Wednesday, February 15, 2006

Golijov under attack and defended

Osvaldo Golijov programme

By Andrew Clements - Friday February 3, 2006
From the Guardian

Osvaldo Golijov's cheerfully eclectic style has been hailed as the future of contemporary music, a future in which stylistic boundaries will be abolished and world music, pop, rock and the classical avant garde can come together in life-affirming union. Let's hope not. The Barbican's lavishly assembled all-Golijov programme was the first of two there showcasing his music - the second, in three weeks' time, will be the British premiere of the multimedia St Mark Passion - but it raised more questions than it answered.

Perhaps one of the problems was the unvaried diet of Golijov's music; in the context of a mixed programme, one of these glossily packaged pieces might have offered a welcome change of focus. A composer who lists both Astor Piazzolla and Gyorgy Kurtag among his musical heroes ought to have something going for him, but Golijov's music is so keen to wear all its stylistic badges at once that you to wonder where his affiliations really lie. His 2004 song cycle Ayre, for instance, commissioned as a companion piece to Berio's Folk Songs, reworks a collection of songs and poems from the Sephardic culture of medieval Spain into a freewheeling stylistic mix skilfully enough, but hardly touches any of the cultural issues involved.

Golijov certainly seems to inspire commitment from his interpreters. Dawn Upshaw, for whom Ayre was written, always puts heart and soul into everything she sings, and with the Andalucian Dogs, an ensemble put together by Golijov specifically for that work, her performance had style and panache. Upshaw was joined by soprano Jessica Rivera and mezzo Kelley O'Connor for the premiere of Aindamar Arias and Ensembles, a suite of extracts from the opera Aindamar, built around the violent deaths of the 19th-century Spanish revolutionary Mariana de Pineda and the poet Lorca. These samples suggest that the opera is another Golijov patchwork of styles - music that relies on its cultural baggage to make an effect rather than on any intrinsic expressive power or beauty.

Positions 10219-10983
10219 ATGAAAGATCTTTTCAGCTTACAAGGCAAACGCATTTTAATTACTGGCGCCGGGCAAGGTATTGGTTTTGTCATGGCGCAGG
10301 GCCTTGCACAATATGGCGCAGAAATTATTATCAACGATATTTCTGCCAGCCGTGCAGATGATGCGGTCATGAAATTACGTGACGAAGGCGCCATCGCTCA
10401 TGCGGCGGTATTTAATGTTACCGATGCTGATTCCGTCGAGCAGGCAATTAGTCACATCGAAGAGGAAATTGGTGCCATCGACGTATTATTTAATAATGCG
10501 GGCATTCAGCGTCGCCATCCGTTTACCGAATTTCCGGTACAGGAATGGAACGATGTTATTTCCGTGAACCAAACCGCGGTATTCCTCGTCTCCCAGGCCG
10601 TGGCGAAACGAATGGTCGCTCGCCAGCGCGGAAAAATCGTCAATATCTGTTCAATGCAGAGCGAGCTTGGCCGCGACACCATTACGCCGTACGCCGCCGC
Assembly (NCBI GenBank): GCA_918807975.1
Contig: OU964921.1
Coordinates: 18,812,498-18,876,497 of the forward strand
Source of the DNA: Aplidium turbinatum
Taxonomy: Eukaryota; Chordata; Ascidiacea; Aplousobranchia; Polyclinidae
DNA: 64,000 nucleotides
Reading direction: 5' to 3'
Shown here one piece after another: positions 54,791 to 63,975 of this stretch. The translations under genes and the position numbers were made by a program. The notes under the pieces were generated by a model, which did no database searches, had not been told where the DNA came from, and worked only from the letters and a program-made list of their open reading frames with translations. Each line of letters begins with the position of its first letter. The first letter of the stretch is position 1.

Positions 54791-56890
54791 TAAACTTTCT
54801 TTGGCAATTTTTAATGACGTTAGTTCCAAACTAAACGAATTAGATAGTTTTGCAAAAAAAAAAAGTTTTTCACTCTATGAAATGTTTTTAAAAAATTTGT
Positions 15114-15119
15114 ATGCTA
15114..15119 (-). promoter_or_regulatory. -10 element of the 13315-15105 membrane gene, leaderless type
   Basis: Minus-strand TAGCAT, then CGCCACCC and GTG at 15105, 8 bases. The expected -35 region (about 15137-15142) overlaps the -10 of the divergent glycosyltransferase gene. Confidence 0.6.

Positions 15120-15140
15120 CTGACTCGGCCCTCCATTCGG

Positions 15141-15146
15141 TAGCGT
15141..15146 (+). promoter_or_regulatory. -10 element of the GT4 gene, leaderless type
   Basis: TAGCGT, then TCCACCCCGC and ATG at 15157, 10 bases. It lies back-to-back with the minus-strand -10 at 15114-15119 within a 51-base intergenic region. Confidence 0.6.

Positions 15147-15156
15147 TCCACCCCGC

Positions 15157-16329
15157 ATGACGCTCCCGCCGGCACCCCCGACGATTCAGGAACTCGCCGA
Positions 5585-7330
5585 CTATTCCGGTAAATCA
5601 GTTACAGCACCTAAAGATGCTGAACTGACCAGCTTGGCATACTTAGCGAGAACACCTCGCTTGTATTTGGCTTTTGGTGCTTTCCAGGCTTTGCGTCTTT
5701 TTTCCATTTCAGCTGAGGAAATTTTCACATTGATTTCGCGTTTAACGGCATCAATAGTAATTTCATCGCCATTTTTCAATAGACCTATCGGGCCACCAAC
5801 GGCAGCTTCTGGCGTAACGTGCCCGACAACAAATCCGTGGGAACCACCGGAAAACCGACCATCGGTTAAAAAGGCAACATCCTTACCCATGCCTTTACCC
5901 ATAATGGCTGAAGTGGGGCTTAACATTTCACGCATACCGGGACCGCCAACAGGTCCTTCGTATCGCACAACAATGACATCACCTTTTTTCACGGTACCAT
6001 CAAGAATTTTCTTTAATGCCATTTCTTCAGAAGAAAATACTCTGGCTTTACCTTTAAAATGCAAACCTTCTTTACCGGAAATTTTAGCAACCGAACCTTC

Right of reply

By Robert van Leer, head of music at the Barbican - Wednesday February 15, 2006
From the Guardian

The composer Osvaldo Golijov has been described as "the future of contemporary music", Andrew Clements wrote in the Guardian on February 3, adding: "Let's hope not." Clements felt that Golijov's music, performed at the Barbican, was too "unvaried", and that "it relies on its cultural baggage to make an effect".

Robert van Leer, who programmed the concert, responds:
Osvaldo Golijov admits drawing strongly from his personal history, which begins in Argentina and ends in the US via Israel. His teachers are indeed eclectic, ranging from George Crumb to Oliver Knussen. In lesser hands, this almost over-diverse set of cultural and pedagogical influences might well have ended in an unidentifiable pastiche. However, what becomes clear as one listens to more of Golijov's compositions is the unmistakably first-person voice identifiable throughout his works.

Clements implied that the event suffered from an "unvaried diet" of Golijov's music and that a mixed programme of composers might have improved the experience. To this I must plead guilty. When we began to programme these concerts two years ago, virtually no one recognised the name of Osvaldo Golijov - much less knew how to pronounce it. In this context I felt it essential to provide an introduction without apology. To hear a new creative voice for the first time is obviously an unrepeatable opportunity and I wanted to ensure that all those present, either in person or via the Radio 3 broadcast received a full opportunity to experience this already iconic voice. Golijov and the listening public deserve nothing less.

Let me not be mistaken: I agree with Clements on a number of issues raised. Golijov's work does indeed raise many questions, not all of which have yet been answered; a composer of 45 years has not yet fully realised his potential and therefore a tendency "to wear all his stylistic badges at once" does exist. But this speaks to me of a professional creative force that is still not yet fully resolved and therefore promises much for the future.

No comments: